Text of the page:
|"A Genesis Award honors the goodness of the soul," says Gretchen Wyler, founder and president of The Ark Trust, Inc., which presents the annual Genesis Awards, a star-studded gala honoring members of the major news and entertainment media who have helped raise public consciousness about the vast spectrum of animal issues. Since 1986, the annual event has become the nation's premier "consciousness-raiser" on animal issues.
The event, which occupies much of Wyler's time, is a natural outgrowth of her unwavering enthusiasm and award-winning history as a performer. Her distinguished theatrical career spans 50 years and encompasses eight Broadway shows, including the original "Guys and Dolls," "Silk Stockings," "Damn Yankees," "Bye Bye Birdie" and "Sly Fox" with George C. Scott; starring as "Sweet Charity" in London's West End for a year; a regular on the CBS television series "On Our Own," a season on "Dallas" and many television guest-starring roles, including "Friends," "Judging Amy," "Providence" and "Stark Raving Mad"; featured roles in such films as "Private Benjamin" and "The Marrying Man"; and a dazzling array of club and concert appearances, from headlining at the Copacabana in New York City in the 1960s to singing at Carnegie Hall in June of 1991 as part of Cole Porter's 100th Birthday Party, recreating the songs she introduced as the singing-dancing lead in his "Silk Stockings."
In the fall of 1993, Wyler traveled to such cities as Boston, Detroit, Philadelphia and Chicago, starring in a tour of the hit musical "42nd Street," in which she reprised her lead role as "Dorothy Brock," garnering rave reviews. In April of 1994, she co-starred as "Vera" to the late Juliet Prowse's "Mame" in a production of the Jerome Lawrence and Robert E. Lee favorite in Los Angeles and San Diego.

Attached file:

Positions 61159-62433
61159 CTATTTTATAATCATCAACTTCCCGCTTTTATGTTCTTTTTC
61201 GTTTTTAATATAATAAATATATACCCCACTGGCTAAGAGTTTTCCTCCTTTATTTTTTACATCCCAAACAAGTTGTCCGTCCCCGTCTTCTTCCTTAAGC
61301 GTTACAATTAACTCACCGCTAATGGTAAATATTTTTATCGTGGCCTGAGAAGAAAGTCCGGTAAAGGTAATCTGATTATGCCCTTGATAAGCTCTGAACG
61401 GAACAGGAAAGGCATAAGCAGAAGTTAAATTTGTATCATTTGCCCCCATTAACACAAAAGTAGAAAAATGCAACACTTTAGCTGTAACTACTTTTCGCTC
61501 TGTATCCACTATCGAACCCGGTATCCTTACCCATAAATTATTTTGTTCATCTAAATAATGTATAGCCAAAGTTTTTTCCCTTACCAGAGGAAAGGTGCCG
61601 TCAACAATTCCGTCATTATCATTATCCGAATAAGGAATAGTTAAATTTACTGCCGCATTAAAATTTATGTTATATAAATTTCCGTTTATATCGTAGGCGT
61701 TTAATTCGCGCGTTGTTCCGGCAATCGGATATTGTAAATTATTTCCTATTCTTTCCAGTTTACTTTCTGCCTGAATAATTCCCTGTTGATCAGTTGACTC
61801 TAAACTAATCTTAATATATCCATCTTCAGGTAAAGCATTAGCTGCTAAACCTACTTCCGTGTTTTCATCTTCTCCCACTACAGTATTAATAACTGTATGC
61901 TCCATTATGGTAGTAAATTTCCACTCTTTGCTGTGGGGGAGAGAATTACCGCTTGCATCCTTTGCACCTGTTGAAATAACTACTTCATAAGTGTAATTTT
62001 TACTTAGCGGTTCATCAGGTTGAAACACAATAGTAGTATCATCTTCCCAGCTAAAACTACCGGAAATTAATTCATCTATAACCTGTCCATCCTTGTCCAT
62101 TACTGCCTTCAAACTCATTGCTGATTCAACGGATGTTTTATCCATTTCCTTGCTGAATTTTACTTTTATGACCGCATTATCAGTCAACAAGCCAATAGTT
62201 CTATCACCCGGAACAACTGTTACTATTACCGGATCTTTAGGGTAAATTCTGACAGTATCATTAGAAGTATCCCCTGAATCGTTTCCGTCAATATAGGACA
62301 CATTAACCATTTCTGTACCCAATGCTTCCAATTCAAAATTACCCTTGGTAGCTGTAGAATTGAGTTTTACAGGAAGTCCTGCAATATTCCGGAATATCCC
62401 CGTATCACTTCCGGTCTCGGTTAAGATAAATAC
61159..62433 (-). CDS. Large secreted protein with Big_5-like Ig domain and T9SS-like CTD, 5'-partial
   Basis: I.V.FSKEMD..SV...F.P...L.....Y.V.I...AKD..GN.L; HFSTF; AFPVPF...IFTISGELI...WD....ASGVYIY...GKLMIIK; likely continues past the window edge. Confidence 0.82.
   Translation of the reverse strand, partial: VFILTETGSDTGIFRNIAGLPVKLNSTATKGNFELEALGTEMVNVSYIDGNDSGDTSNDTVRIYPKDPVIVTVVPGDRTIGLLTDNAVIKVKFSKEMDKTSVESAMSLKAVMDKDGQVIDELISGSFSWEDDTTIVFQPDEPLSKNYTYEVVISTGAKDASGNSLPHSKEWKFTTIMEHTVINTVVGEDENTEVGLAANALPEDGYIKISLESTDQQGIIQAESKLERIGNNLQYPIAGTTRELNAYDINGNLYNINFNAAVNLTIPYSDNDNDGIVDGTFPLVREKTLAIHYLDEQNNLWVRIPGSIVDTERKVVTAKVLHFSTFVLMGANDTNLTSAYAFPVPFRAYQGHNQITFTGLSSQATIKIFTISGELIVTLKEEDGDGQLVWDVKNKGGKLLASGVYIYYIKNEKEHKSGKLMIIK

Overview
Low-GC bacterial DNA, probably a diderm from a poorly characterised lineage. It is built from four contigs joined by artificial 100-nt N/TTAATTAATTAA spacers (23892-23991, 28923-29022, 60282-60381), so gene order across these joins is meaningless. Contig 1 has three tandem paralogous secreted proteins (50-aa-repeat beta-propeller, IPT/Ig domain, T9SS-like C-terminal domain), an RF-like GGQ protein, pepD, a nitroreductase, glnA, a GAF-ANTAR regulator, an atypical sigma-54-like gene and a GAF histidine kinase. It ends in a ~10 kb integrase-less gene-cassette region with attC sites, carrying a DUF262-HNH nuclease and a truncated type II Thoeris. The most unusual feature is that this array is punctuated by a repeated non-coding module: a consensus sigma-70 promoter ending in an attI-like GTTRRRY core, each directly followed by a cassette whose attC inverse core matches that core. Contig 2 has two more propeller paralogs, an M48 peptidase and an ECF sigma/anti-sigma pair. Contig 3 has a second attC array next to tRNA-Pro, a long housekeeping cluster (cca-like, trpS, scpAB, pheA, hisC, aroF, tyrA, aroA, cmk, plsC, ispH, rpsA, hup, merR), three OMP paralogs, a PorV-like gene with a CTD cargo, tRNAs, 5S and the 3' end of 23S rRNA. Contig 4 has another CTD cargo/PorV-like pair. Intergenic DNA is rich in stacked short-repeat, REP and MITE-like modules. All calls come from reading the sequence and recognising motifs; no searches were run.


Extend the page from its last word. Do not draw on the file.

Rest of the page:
In 1995, she starred as "Pistache" in the Long Beach Civic Light Opera's production of "Can-Can." In August of 1997, she announced her retirement from the stage at the end of her week-long run at the St. Louis Muny Opera -- where she began her career in 1950 as a member of its corps de ballet -- starring as Dolly Levi in the classic musical "Hello Dolly" before sold-out audiences of 12,000 each night.
Gretchen co-starred with 84 other actors who appeared on Broadway in the 50s and 60s in a two-hour movie called Broadway: The Golden Age and the Legends Who Were There. For more information, please visit the web site: broadwaythemovie.com. The DVD can be purchased at Amazon.com.
Of equal significance to Wyler's theatrical career were her nearly 4 decades of tireless devotion to animal-rights issues. She began her crusade in 1966 in Warwick, N.Y., during a visit to the local dog shelter. Upon discovering a horrific facility -- dark, dank and in disrepair -- she immediately vowed to "do something." And, on Oct. 13, 1968, the new Warwick Animal Shelter opened its cages to its first influx of homeless inhabitants! She managed the shelter for 10 years, while concurrently pursuing her acting career.